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Inside Man, BBC One review - strong cast trapped on a sinking ship | reviews, news & interviews

Inside Man, BBC One review - strong cast trapped on a sinking ship

Inside Man, BBC One review - strong cast trapped on a sinking ship

Steven Moffat's continent-jumping mystery can't get its act together

Stanley Tucci as Jefferson Grieff, murderer and criminologist

Screenwriter and showrunner Steven Moffat is renowned for some of his work, especially Sherlock, but other stuff not so much (I direct you towards Dracula or The Time Traveler’s Wife). When the history is written, Inside Man is liable to languish at the dog’s-breakfast end of the Moffat canon.

There used to be a TV cooking show where contestants had to somehow create a meal from a random batch of ingredients they found in the fridge – a pineapple, a pork chop, a crumpet and a jar of mayonnaise, perhaps. Inside Man (BBC One) looked as if it was similarly devised as a kind of brain-teaser. How can you create a drama out of a tormented Home Counties vicar, his teenage son, his maths tutor and a paedophile verger, plus two convicted murderers thousands of miles away on Death Row in an American prison? Well maybe you can’t, since while Inside Man boasted a powerful cast, the twain never met. As the series ran through its four episodes, a convincing denouement grew further and further out of reach as the story gradually sank up to its neck in a quicksand of preposterous melodrama. The supposedly gripping climax took on a life of its own and decided to express itself as farce.

Still, credit where it’s due. Stanley Tucci put in a silkily seductive turn as Jefferson Grieff – despite his clunkily-signposting surname – who had reached a philosophical acceptance that his death sentence was condign punishment for murdering his wife. As a former professor of criminology, he made amends of a sort by analysing cases brought to him by desperate citizens, though the “Death Row detective” notion was a bit too Hannibal Lecter for comfort. There was light relief from his mass-murdering, though very courteous, sidekick Dillon (Atkins Estimond).Inside Man Back in the bucolic English countryside, David Tennant made a decent fist of portraying Harry Watling (sporting the daring catchphrase “I’m a fucking vicar”), but he was tripped up by a storyline about the pervy verger’s memory stick crammed with vile child-abuse pornography. A credibility-stretching cluster of non-sequiturs and misunderstandings ended up with Watling ‘fessing up in a martyred kind of way to being the owner of said memory stick. Inexplicably, this prompted him to throw the delightful and feisty Janice Fife (Dolly Wells, pictured above with Tennant) down a flight of steps and lock her in his basement, where she remained for the rest of the series.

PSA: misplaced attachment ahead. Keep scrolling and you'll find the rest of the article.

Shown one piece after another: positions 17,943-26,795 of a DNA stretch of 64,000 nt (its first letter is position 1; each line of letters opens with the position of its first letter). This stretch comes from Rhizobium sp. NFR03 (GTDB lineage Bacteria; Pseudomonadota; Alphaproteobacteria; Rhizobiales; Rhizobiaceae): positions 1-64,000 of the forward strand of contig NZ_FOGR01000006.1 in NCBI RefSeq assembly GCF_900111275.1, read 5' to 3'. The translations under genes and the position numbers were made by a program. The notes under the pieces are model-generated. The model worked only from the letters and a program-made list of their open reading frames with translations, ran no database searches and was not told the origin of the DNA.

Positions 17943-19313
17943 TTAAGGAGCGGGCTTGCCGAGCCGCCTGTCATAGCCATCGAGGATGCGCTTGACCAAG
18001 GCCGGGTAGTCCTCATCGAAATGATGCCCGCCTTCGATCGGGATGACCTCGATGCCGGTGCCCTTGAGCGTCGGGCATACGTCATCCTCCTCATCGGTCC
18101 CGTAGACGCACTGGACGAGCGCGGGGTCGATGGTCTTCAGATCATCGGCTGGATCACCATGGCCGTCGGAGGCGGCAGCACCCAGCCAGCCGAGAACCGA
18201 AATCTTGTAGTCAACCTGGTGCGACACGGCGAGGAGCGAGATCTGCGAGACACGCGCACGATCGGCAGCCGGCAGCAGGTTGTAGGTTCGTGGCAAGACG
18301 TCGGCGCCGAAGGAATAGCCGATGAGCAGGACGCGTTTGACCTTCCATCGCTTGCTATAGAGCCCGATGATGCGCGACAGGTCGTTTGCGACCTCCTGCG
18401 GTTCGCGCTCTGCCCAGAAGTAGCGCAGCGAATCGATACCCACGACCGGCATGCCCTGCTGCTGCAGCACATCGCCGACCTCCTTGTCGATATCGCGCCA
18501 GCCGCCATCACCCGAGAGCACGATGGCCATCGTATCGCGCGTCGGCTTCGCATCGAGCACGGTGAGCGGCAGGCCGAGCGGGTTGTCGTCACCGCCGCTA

Perhaps in an attempt at mirror-image thematic continuity, determined journalist Beth Davenport (Lydia West) also fell down a flight of stairs in episode four, but it was in vain. If there was a point, it had long since left the building, a fact vividly illustrated by absurd scenes of Watling and his son having tortuous phone conversations while not realising they were on different floors of the vicar’s home. The gratuitous deus ex machina demise of Watling’s wife Mary (a thankless role for Lyndsey Marshal) put the bathetic icing on a very indigestible cake.

For the cherry on top, Mr Grieff had a smug little homily: “There are moments that make murderers of us all… we’re anyone on a bad day.” Yeah, and I’m a fucking vicar.


Dreadful ending

The acting was good , but the story was totally stupid reminded me of the outlaw’s

the perfect vicar who would not reveal his verger to be a paedophile, but would commit murder.

of course it's preposterous (but knows it), but done so well, with lovely casting and great performances. Strongly recommended .. !

Switched off after he confessed to owning the stick. Too stupid.

I've seen some rubbish in my time but this was in a class of its own: preposterous drivel.

I know we could all watch Stanley Tucci reading the phone book (remember those?...) but this review is, sadly, true... The absurd and far-fetched plot lines (mainly by David Tennant's character), and DT's increasingly fussy acting have made this unwatchable... Shame. At least there's 1 more episode of Bad Sisters..

As soon as we decided it was a comedy that was missing a laughter track, it was much more enjoyable.

I love Moffat's dark comedy writing, and this was a great example. From a twisted take on Holmes and Watson to a magnificent turn by Dolly Wells as the captive who manipulates her captors, and David Tennant's tortured "nice guy" vicar, it was a joy to watch.

Utter pish. Turned off after 35 minutes, could see where the "storyline" (and I use that term loosely) was going - and decided I'd wasted 35 minutes too much already on it, no way I was giving it 4 hours. A vicar that would harbour a pedophile, but is willing to commit murder, and a farcical tedious link to two crime solving death row inmates - stick it all in a blender, and it comes out as diahorrea milkshake. 4 hours of your life you will never get back.

Well, I like it, said Florence, hopefully! Younger daughter has now said she'd like to see it and I'd happily watch all of it again - it kept me enthralled and amused all the way through

The whole plot rested upon the idea that it was impossible for someone on the other side of a basement door to be heard by anyone anywhere else in the house. Enough said.

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